This study says that college majors are affecting the wage gap
Welp, it looks like the wage gap may be affected by college majors, and whether the people in those majors are mostly women.
A new report from Glassdoor claims that male students dominate university majors which lead to higher-paying jobs, whereas women dominate majors that lead to lower-paying jobs.
According to Glassdoor chief economist Andrew Chamberlain and senior data analyst Jyotsna Jayaraman, this distinction could contribute to the nationwide gender pay gap, in which women earn 80 cents for every dollar a man makes – and that pay gap is even wider for women of color.
It also represents how jobs and fields considered “feminine” are historically devalued — and how women are not encouraged to pursue stereotypically “masculine” fields.
"Because men and women systematically sort into different college majors, they experience different early career paths, which pay differently," Chamberlain and Jayaraman wrote in their report. "These pay differences, in turn, reveal themselves as major contributors to the well-documented gap between male and female pay in the labor market."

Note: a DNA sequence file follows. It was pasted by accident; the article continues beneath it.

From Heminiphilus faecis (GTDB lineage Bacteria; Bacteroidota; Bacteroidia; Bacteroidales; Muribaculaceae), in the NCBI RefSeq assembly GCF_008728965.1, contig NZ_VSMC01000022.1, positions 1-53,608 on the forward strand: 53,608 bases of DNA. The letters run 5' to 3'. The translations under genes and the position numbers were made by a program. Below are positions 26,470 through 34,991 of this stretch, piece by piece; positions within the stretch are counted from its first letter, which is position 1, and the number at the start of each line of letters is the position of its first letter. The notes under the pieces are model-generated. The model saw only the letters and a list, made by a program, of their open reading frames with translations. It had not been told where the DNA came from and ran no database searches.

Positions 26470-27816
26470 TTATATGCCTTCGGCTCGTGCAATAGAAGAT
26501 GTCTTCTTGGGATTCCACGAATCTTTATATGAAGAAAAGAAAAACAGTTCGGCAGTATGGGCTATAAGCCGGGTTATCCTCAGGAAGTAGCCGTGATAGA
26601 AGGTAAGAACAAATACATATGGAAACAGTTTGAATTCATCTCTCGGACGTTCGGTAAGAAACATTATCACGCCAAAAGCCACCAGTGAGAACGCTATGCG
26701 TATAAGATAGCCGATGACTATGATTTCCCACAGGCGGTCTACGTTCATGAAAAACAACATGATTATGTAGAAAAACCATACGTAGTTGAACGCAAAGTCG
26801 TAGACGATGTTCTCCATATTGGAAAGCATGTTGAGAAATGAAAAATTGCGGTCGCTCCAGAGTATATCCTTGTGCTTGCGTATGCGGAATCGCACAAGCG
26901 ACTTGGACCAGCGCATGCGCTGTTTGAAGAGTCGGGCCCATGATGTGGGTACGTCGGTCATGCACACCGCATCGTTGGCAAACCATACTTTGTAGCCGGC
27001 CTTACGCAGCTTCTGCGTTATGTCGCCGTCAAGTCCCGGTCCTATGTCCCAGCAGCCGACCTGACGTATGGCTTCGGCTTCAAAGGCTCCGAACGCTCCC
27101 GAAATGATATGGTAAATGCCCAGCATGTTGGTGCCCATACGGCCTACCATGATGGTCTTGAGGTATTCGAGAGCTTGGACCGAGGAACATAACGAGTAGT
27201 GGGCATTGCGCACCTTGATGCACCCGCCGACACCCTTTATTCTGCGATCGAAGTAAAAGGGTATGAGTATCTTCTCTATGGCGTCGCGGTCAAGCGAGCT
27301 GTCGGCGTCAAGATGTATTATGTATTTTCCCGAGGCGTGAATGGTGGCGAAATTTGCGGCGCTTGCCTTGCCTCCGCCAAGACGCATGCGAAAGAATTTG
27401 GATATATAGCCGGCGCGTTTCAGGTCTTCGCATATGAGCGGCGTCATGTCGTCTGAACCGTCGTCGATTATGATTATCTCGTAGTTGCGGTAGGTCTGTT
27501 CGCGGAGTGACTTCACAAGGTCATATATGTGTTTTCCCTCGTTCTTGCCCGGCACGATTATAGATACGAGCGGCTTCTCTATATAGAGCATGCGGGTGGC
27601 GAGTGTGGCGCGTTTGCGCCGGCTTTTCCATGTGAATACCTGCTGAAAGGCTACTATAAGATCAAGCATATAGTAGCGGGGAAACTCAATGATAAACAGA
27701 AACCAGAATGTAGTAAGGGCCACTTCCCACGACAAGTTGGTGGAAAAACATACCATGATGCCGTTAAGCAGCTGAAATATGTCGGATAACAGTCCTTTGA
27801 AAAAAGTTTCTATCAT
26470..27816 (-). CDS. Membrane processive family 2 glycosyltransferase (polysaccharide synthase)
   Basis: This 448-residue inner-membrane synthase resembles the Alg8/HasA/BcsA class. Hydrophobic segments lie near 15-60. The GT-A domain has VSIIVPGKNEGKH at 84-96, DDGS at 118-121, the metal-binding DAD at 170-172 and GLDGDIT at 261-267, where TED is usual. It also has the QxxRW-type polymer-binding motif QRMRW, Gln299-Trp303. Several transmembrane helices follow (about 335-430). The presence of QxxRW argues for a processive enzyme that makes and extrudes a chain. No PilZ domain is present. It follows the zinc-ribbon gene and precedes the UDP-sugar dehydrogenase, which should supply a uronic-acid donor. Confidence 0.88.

The report studied nearly 47,000 resumes to learn that men earned $56,957 to women’s $50,426, across college majors.
Men are the majority in nine out of 10 majors that lead to the highest-paying jobs, such as engineering, IT, and statistics. Women dominated six out of 10 of the lowest-paying majors, including social work, education, and liberal arts.
"Our findings suggest that solutions to today’s remaining gender pay gap must go beyond examining current pay practices among employers," Chamberlain and Jayaraman wrote. "Instead, they must also address pipeline issues — including the choice of college major — that help drive men and women into different career paths and pay."
This isn’t to say you shouldn’t study what you love – but you’ll probably earn a bigger salary if you happen to love engineering.